One article focused on Jasper Washington, 33, of North Philadelphia, the man convicted yesterday of raping the 7-year-old. Police initially wrote off that case as merely a "lost child" incident and never interviewed him or sought to test his DNA. When a DNA test was finally conducted this year, the exam showed that he had raped the girl.
Timoney, in his last report on the unit, told Council in June that the rape squad had previously treated some victims "improperly, probably unprofessionally, and probably in a god-awful manner." He said that had changed.
This year, police have dramatically increased rape arrests, nabbing nearly 700 rape suspects - twice the figure of just two years ago.
At the same time, the number of reported rapes has been climbing dramatically. Preliminary figures show 1,126 rapes so far this year - compared with 650 for all of 1997.
Police and women's advocates say the increase does not reflect an actual boom in crime. They say, rather, that police have been more willing to take complaints seriously and to count them in the city's crime tally.
The jury deliberated less than two hours before convicting Washington, a hulking man who weighs 285 pounds, of involuntary deviate sexual intercourse and other charges for raping the girl in January 1996.
Judge Amanda Cooperman is scheduled to sentence Washington on Jan. 24. He faces up to 30 years in prison.
During the weeklong trial, Assistant District Attorney Elizabeth Jobes told the jury that DNA tests proved that "no other person on this planet, dead or alive, except Jasper Washington" could have committed the rape.
The original police investigation was closed in February 1996 but reopened on Dec. 20, 1999 - one day after The Inquirer published an article detailing how police had mishandled the case. The new investigation led to Washington's arrest in March.
Timoney last year created a special detail of detectives to review more than 2,000 complaints of rape and sexual assault that had been shelved by the unit going back to 1995. He limited the review to five years because of the statute of limitations for the prosecution of rape cases.
With many victims, witnesses and suspects difficult to locate, and many victims refusing to cooperate, the effort has so far resulted in about 50 arrests and at least four convictions.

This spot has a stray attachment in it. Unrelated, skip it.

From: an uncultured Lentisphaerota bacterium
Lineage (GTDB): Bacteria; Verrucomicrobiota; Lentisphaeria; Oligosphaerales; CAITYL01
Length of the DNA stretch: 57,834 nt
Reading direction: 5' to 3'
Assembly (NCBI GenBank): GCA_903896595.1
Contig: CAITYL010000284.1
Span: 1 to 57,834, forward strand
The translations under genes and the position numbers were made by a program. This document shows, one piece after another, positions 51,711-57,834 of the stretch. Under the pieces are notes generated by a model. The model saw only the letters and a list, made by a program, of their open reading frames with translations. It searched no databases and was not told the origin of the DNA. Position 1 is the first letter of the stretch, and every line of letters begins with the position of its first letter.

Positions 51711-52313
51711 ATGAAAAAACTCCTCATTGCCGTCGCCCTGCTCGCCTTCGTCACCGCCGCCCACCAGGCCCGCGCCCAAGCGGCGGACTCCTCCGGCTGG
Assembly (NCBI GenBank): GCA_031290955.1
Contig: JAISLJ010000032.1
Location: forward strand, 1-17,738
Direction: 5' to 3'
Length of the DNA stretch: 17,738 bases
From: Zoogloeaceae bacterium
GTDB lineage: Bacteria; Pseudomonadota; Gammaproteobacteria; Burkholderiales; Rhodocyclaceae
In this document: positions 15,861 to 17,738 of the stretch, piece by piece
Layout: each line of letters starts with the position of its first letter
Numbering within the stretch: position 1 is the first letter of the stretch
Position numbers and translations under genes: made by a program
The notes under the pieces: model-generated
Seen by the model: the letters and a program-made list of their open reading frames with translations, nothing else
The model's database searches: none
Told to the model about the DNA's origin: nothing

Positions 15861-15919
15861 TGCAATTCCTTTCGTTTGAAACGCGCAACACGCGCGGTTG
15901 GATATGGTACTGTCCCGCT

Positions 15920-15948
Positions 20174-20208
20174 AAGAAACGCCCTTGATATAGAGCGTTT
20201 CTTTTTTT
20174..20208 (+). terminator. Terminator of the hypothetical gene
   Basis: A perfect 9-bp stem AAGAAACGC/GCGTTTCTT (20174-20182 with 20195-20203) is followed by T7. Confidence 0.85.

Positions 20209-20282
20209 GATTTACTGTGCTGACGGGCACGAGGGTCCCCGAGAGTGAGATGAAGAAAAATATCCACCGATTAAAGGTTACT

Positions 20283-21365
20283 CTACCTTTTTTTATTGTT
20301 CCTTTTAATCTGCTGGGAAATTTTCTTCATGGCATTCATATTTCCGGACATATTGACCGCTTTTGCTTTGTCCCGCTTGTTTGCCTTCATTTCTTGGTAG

In the Washington case, the victim, now 12 years old and in the seventh grade, took the stand and pointed out Washington when asked: "Who did this to you?"
"Mr. Jasper," she said.
The girl looked at the floor and wiped away tears as she testified. She said she knew Washington because he had once dated her aunt.
The girl told the jury that on Jan. 12, 1996, she had been playing in the snow outside her baby-sitter's house when Washington grabbed her and shoved her into his station wagon. He then drove her to the west side of Fairmount Park, near a playground she recalled having visited previously with her grandmother.
There, Washington raped her.
"He got on top of me," she said. "I was crying and screamed."
She described details of Washington's car, saying that it was "dirty."
After the rape, Washington pushed her out of the car and warned her: "Don't tell, or I'll shoot you."
The girl fled from the park and was helped by a neighborhood resident who called police. But her problems were only beginning.
"You would think the sad part of the tale was over. It was not," prosecutor Jobes told the jury.
Jobes detailed the series of police errors that allowed Washington to stay on the street for five years.
The first officer on the scene ignored the child's account of the rape. The officer, Sheila Pressley, listed the case as an "investigation of person," the police classification for a service call, not a crime.
Pressley drove the victim to her mother's house but, when no one was home, left her with a neighbor. Pressley was eventually suspended from her job for six days.
The child's mother learned of the rape and demanded a police investigation. Sex-crimes investigator Roscoe Cofield was assigned, but he mishandled the case, Jobes said.
Though the girl and her mother repeatedly told police that Washington committed the rape, Cofield never interviewed him. Cofield left a business card with Washington's family, but dropped the case when Washington didn't call him back.
It stayed in that limbo until The Inquirer's stories.
Washington's lawyer, Terrence McCallum, called only one defense witness, Cofield, who said in his 1996 investigative report that the girl had failed to identify her attacker when shown Washington's mug shot.
Cofield, who retired in 1998, took the stand only briefly. He testified that he recalled few details of the case.
Mark Fazlollah's e-mail address is email@example.com